What is locked-in syndrome?
After some forms of brain injuries, there is a risk of locked-in syndrome (LIS). This syndrome is one that is not well understood, and it is very rare. However, people do suffer from it and should have a right to be cared for despite their inability to communicate in traditional ways.
Families who have a loved one with LIS may never be sure if or when the individual will recover. Here is a little more about this rare and devastating result of a traumatic brain injury (TBI) or other brain injury.
What causes locked-in syndrome?
Locked-in syndrome can be caused by many things including strokes, TBI, medication overdoses and other events. The disease, injury or overdose injures the pons, an area of the brain. When that happens, the person loses voluntary muscle control. The person can still breathe, and many have the ability to communicate by blinking or moving the eyes.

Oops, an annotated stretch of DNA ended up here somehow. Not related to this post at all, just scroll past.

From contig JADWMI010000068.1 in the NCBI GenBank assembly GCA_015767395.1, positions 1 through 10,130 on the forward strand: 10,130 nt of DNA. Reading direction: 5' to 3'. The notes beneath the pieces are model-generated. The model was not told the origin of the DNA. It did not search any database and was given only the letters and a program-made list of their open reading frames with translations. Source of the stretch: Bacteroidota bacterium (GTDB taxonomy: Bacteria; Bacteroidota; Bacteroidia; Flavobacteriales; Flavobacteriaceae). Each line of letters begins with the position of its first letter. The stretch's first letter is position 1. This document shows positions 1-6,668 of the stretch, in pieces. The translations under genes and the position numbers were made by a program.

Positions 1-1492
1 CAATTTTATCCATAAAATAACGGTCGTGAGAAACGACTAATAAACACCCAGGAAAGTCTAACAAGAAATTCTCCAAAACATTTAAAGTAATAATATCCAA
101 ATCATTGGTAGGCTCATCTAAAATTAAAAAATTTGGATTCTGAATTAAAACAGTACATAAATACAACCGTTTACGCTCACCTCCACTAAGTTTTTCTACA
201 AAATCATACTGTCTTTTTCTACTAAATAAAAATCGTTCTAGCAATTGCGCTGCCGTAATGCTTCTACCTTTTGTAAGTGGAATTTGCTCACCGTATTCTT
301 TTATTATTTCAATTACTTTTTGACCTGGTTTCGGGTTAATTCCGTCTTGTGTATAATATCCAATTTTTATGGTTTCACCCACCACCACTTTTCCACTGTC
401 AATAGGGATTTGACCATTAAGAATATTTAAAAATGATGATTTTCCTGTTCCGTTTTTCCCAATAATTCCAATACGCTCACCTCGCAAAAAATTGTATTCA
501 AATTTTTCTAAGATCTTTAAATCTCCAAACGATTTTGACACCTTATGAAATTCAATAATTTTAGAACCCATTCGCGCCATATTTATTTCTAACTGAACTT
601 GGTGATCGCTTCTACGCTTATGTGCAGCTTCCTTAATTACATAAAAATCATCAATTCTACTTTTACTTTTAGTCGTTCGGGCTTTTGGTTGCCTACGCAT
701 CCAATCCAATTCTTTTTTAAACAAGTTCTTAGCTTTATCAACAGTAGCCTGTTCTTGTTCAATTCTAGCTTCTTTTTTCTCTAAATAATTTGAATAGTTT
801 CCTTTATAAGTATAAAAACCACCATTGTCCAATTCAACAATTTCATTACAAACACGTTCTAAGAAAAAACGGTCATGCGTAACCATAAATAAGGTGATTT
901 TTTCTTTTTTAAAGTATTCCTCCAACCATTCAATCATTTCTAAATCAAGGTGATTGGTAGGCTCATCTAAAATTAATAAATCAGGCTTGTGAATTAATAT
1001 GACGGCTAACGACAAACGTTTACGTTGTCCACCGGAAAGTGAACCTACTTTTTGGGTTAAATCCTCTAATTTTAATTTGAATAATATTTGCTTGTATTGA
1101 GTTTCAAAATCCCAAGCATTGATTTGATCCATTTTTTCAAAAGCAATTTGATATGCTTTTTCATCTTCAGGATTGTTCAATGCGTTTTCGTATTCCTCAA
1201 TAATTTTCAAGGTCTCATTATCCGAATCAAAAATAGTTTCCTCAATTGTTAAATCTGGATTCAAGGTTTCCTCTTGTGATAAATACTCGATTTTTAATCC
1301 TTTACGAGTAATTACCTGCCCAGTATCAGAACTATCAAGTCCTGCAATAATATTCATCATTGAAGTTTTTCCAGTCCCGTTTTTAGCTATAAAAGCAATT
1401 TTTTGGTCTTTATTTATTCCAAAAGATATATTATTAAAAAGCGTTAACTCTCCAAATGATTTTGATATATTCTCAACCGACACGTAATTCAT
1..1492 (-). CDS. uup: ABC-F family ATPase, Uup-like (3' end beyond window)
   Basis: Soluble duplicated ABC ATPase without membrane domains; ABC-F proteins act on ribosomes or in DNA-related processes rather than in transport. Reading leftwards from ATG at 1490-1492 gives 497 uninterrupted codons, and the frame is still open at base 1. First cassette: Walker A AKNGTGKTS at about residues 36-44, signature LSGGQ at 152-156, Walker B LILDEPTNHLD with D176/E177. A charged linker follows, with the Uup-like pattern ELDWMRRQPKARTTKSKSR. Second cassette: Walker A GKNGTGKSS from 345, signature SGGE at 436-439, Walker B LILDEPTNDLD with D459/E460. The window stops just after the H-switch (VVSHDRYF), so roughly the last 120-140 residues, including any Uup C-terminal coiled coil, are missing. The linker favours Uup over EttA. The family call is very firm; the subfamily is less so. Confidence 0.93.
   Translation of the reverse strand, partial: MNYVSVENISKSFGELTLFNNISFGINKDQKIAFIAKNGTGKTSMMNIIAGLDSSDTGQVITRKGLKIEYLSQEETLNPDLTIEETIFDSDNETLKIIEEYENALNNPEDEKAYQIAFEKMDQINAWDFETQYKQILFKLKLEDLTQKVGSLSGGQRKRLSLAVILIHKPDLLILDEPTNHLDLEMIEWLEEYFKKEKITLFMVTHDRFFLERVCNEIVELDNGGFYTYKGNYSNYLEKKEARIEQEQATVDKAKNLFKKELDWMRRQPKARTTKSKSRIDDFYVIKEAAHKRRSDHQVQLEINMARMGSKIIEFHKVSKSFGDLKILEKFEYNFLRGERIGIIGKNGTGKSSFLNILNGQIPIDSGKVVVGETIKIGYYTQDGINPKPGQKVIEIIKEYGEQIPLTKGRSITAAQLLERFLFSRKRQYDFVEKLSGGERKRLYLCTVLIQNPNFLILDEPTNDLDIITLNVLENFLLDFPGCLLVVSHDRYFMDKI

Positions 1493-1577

What happens to a person who is locked in?
The condition is called locked-in syndrome because a person is locked into his or her own body. People with the condition can think and reason just as they could before an injury. Sadly, they are unable to speak or move, making the condition devastating. Many patients do not recover from this state, but in some cases, they may improve.
Progress is slow, though, when it does occur. Often, patients recover bit by bit, being able to manage swallowing or to perform slight movements. In extremely rare cases, patients recover completely.
If your loved one is locked-in as a result of a TBI, he or she deserves the best care and treatment available. If the condition resulted from an event like a car crash that was someone else’s fault, it’s wise to explore your legal options with a brain injury lawyer in Sacramento.